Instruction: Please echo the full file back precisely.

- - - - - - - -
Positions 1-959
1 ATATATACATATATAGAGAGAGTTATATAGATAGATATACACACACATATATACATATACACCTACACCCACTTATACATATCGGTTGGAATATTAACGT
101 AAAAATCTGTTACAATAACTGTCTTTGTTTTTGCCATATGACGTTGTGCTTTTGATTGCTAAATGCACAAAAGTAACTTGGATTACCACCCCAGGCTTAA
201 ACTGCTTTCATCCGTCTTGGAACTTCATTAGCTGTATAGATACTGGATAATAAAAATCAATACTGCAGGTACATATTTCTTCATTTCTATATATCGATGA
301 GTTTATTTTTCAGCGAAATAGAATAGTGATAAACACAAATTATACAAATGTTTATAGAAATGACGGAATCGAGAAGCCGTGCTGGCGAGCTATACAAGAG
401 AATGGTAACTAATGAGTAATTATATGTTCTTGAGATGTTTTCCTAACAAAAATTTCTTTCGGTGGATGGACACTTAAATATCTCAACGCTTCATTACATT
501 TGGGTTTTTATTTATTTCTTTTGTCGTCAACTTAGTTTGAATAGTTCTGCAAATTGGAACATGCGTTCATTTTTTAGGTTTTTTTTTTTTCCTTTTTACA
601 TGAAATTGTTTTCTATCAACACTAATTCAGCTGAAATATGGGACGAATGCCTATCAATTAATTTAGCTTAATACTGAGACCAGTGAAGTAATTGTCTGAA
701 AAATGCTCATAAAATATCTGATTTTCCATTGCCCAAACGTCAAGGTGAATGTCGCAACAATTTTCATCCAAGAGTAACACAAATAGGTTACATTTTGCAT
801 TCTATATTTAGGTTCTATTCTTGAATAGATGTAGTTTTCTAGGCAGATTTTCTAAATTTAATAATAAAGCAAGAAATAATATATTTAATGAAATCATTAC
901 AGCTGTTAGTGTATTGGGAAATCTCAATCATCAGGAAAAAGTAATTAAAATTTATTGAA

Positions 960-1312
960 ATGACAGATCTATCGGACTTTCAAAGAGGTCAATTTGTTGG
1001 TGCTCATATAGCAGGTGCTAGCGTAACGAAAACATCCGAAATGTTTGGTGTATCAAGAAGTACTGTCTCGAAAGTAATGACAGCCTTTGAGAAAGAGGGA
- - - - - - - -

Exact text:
Positions 1-959
1 ATATATACATATATAGAGAGAGTTATATAGATAGATATACACACACATATATACATATACACCTACACCCACTTATACATATCGGTTGGAATATTAACGT
101 AAAAATCTGTTACAATAACTGTCTTTGTTTTTGCCATATGACGTTGTGCTTTTGATTGCTAAATGCACAAAAGTAACTTGGATTACCACCCCAGGCTTAA
201 ACTGCTTTCATCCGTCTTGGAACTTCATTAGCTGTATAGATACTGGATAATAAAAATCAATACTGCAGGTACATATTTCTTCATTTCTATATATCGATGA
301 GTTTATTTTTCAGCGAAATAGAATAGTGATAAACACAAATTATACAAATGTTTATAGAAATGACGGAATCGAGAAGCCGTGCTGGCGAGCTATACAAGAG
401 AATGGTAACTAATGAGTAATTATATGTTCTTGAGATGTTTTCCTAACAAAAATTTCTTTCGGTGGATGGACACTTAAATATCTCAACGCTTCATTACATT
501 TGGGTTTTTATTTATTTCTTTTGTCGTCAACTTAGTTTGAATAGTTCTGCAAATTGGAACATGCGTTCATTTTTTAGGTTTTTTTTTTTTCCTTTTTACA
601 TGAAATTGTTTTCTATCAACACTAATTCAGCTGAAATATGGGACGAATGCCTATCAATTAATTTAGCTTAATACTGAGACCAGTGAAGTAATTGTCTGAA
701 AAATGCTCATAAAATATCTGATTTTCCATTGCCCAAACGTCAAGGTGAATGTCGCAACAATTTTCATCCAAGAGTAACACAAATAGGTTACATTTTGCAT
801 TCTATATTTAGGTTCTATTCTTGAATAGATGTAGTTTTCTAGGCAGATTTTCTAAATTTAATAATAAAGCAAGAAATAATATATTTAATGAAATCATTAC
901 AGCTGTTAGTGTATTGGGAAATCTCAATCATCAGGAAAAAGTAATTAAAATTTATTGAA

Positions 960-1312
960 ATGACAGATCTATCGGACTTTCAAAGAGGTCAATTTGTTGG
1001 TGCTCATATAGCAGGTGCTAGCGTAACGAAAACATCCGAAATGTTTGGTGTATCAAGAAGTACTGTCTCGAAAGTAATGACAGCCTTTGAGAAAGAGGGA